In a week in which we’ve “rendered unto Caesar the things that are Caesar’s and to God the things that are (April 15, tax day, having coincided with the beginning of Holy Week, whose end in turn coincided with Passover) — we also continued our discussion of the language and literature of leadership.
We began with Congresswoman Ilhan Omar, whose characterization of 9/11 as “some people did something” in defense of her oppressed Muslim brethren was unfortunate at best and wrongheaded at worst. But then President Donald J. Trump’s attempted to demonize he, yet another example of the divisiveness that defines his presidency and his poor leadership. The Mueller Report only underscored this, even though the Trumpettes fatuously tried to spin it as an example of the system working, because White House staffers saved Trump from his worst instincts behind his back. That’s like saying your boss is a thief, but hey, the good news is that his secretary dissuaded him from burning down the office to cover his crime.
And then there was the master builder in chief’s comment in response to the heartbreak of Notre-Dame de Paris in flames. Tragedy is not Trump’s strong suit. For one thing, it requires an empathy that he lacks. For another, he has no eloquence. But perhaps most important, he lacks the industry and organizational skills to do even a competent job. To be in the building/real estate trade and to think you can just dump water from a plane on a delicate but enduring medieval icon and add “must act quickly” betrays a lack of historical perspective as well as the hypercritical nature that characterizes the narcissist, for whom no one and nothing is ever any good.
Contrast this with the response of French President Emmanuel Macron, who went on TV April 15 — Reconciliation Monday in the Roman Catholic Church — and told his people:
"Notre-Dame is our history; it's our literature; it's our imagery. It's the place where we live our greatest moments, from wars to pandemics to liberations ... I'm telling you all tonight: We will rebuild this cathedral together. This is probably part of the French destiny."
This is what a great leader does: He, or she, sets a goal larger than what any one individual can accomplish, one in which all the participants will benefit. And not only will they benefit, but they will transcend in achieving it.. People have scoffed at the more than $1 billion dollars that has been raised thus far by luxe Parisian companies as well as Americans who remember the country that helped us toward independence and gave us the Statue of Liberty. I’m no apologist for the 1 percenters — and there’s nothing to suggest that everyone who’s donating to rebuild the cathedral is rich — but they’re damned if they do and damned if they don’t, aren’t they? If the rich don’t contribute, some people will say, “Look at those selfish cheapskates.” If they do, others swill ay, “What about the poor?” With some six billion people in the world and trillions of dollars, there’s enough for our necessities and our luxuries. As the playwright George Bernard Shaw observed, We need our symphonies as well as our hospitals.
People also scoff at Macron saying Notre-Dame will be rebuilt in five years, but effective leaders also set deadlines. Didn’t President John F. Kennedy tell Americans that we would put an American on the moon within a decade? And by God, we did it.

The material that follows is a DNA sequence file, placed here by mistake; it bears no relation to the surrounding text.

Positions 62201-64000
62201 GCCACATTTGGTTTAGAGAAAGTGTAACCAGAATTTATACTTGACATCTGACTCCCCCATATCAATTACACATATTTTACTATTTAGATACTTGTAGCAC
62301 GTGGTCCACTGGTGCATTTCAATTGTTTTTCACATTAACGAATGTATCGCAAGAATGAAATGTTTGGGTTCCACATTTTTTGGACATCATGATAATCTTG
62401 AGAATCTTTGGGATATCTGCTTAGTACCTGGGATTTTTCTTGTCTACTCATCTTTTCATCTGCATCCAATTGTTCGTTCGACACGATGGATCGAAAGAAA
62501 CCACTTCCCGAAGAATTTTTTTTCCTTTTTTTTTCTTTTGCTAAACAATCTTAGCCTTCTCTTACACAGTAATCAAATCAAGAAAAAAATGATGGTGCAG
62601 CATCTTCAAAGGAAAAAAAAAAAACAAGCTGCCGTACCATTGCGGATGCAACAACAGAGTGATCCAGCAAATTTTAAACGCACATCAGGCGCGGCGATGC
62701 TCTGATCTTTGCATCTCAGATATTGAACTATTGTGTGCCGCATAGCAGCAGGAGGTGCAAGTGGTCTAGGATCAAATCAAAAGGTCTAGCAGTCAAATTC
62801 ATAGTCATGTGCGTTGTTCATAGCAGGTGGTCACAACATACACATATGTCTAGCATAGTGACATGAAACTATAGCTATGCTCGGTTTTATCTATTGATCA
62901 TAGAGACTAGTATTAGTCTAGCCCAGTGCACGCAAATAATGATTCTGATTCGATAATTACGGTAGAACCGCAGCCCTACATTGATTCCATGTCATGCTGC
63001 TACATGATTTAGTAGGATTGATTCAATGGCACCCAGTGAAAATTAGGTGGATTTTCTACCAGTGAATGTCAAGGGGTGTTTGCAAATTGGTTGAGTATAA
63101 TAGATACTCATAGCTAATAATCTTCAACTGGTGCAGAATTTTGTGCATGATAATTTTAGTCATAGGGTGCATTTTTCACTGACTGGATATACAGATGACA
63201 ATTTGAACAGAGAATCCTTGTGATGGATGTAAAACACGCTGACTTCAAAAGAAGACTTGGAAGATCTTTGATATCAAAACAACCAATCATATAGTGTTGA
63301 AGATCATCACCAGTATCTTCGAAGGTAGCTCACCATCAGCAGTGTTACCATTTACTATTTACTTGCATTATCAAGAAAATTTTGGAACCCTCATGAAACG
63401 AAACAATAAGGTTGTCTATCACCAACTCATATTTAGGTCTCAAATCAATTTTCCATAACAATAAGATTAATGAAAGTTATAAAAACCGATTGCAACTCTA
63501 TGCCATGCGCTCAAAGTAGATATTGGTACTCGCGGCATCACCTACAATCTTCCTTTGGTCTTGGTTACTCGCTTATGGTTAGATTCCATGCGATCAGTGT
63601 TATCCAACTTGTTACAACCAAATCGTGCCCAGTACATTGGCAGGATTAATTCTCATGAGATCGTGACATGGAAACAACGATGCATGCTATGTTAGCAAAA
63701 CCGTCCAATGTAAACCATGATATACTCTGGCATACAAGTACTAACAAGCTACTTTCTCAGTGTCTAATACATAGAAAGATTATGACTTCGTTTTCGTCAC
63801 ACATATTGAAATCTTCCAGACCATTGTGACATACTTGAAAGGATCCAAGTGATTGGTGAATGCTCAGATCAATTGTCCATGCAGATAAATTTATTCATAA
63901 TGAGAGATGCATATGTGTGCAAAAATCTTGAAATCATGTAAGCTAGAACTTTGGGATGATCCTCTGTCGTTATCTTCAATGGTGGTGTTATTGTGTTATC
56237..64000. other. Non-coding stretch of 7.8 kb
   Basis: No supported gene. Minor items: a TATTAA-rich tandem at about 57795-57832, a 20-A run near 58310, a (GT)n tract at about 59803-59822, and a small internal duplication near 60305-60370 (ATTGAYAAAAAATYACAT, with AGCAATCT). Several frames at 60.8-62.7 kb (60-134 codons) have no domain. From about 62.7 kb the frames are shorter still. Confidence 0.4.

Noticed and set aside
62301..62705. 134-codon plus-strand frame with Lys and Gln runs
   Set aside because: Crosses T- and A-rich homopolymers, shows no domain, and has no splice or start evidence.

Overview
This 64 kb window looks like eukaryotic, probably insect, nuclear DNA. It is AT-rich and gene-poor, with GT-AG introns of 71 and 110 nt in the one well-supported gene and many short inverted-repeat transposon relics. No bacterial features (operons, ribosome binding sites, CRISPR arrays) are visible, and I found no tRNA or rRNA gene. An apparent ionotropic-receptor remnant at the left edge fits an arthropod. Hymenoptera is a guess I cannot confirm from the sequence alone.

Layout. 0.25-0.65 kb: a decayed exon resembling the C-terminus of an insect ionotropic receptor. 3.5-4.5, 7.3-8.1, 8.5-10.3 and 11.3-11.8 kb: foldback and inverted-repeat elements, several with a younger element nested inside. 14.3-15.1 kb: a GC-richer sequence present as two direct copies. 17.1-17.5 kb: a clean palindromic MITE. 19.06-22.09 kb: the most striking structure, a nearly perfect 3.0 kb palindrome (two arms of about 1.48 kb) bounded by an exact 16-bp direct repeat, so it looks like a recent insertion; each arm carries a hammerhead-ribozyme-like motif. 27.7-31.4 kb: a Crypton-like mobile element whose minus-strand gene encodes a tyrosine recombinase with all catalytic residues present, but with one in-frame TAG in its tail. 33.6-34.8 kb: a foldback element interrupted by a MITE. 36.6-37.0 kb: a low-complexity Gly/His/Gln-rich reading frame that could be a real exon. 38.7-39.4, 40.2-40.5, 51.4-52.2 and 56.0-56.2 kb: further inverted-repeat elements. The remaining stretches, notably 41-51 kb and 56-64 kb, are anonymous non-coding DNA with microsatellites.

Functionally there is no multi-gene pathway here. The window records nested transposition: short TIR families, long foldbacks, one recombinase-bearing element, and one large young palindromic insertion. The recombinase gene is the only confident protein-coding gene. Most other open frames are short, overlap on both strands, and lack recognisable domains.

It’s worth quoting the end of the speech — which Kennedy gave Sept. 12, 1962 at Rice Stadium — as it captures the strength in adversity aspect of leadership:
“….We choose to go to the moon in this decade and do the other things, not because they are easy, but because they are hard, because that goal will serve to organize and measure the best of our energies and skills, because that challenge is one that we are willing to accept, one we are unwilling to postpone and one we intend to win….”
Think of British Prime MinisterWinston Churchill’s first speech to the House of Commons, May 13, 1940, as England stood alone against the Nazis:
“I have nothing to offer but blood, toil, tears and sweat. We have before us an ordeal of the most grievous kind. We have before us many, many long months of struggle and of suffering.
“You ask, what is our policy? I will say: It is to wage war, by sea, land and air, with all our might and with all the strength that God can give us; to wage war against a monstrous tyranny, never surpassed in the dark and lamentable catalog of human crime. That is our policy. You ask, what is our aim? I can answer in one word — victory. Victory at all costs — victory in spite of all terror — victory however long and hard the road may be, for without victory there is no survival.”
Now think of Trump’s speeches, in which though everything is horrible, fixing things is always going to be easy, because he has the best plans and his opponents have nothing to offer. These are the ideas of the pandering, snake oil-selling demagogue to the mindless, fearful rabble.
Now contrast that tone and demeanor with the words of Jesus, whose Resurrection Christians celebrate tomorrow on Easter Sunday:
"If anyone wishes to come after me, he must deny himself, and take up his cross daily and follow me. For whoever would save his life will lose it. But whoever loses his life for my sake will save it.”